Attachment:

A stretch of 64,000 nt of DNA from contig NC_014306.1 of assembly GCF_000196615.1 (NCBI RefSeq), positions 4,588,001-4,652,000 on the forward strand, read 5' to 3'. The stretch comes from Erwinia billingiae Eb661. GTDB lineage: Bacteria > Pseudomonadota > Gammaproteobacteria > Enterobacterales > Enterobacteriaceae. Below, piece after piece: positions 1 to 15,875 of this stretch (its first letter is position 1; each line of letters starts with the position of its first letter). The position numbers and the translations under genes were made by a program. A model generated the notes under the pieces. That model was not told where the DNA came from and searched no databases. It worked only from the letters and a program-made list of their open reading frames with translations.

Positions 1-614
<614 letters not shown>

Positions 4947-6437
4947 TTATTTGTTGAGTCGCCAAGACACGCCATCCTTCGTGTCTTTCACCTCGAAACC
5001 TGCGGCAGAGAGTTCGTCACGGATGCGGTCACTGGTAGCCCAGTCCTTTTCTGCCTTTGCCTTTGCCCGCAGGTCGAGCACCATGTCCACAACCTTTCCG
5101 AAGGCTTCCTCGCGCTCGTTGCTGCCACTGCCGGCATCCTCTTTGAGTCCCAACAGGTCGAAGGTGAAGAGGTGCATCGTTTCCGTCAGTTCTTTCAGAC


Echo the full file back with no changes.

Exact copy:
A stretch of 64,000 nt of DNA from contig NC_014306.1 of assembly GCF_000196615.1 (NCBI RefSeq), positions 4,588,001-4,652,000 on the forward strand, read 5' to 3'. The stretch comes from Erwinia billingiae Eb661. GTDB lineage: Bacteria > Pseudomonadota > Gammaproteobacteria > Enterobacterales > Enterobacteriaceae. Below, piece after piece: positions 1 to 15,875 of this stretch (its first letter is position 1; each line of letters starts with the position of its first letter). The position numbers and the translations under genes were made by a program. A model generated the notes under the pieces. That model was not told where the DNA came from and searched no databases. It worked only from the letters and a program-made list of their open reading frames with translations.

Positions 1-614
<614 letters not shown>

Positions 4947-6437
4947 TTATTTGTTGAGTCGCCAAGACACGCCATCCTTCGTGTCTTTCACCTCGAAACC
5001 TGCGGCAGAGAGTTCGTCACGGATGCGGTCACTGGTAGCCCAGTCCTTTTCTGCCTTTGCCTTTGCCCGCAGGTCGAGCACCATGTCCACAACCTTTCCG
5101 AAGGCTTCCTCGCGCTCGTTGCTGCCACTGCCGGCATCCTCTTTGAGTCCCAACAGGTCGAAGGTGAAGAGGTGCATCGTTTCCGTCAGTTCTTTCAGAC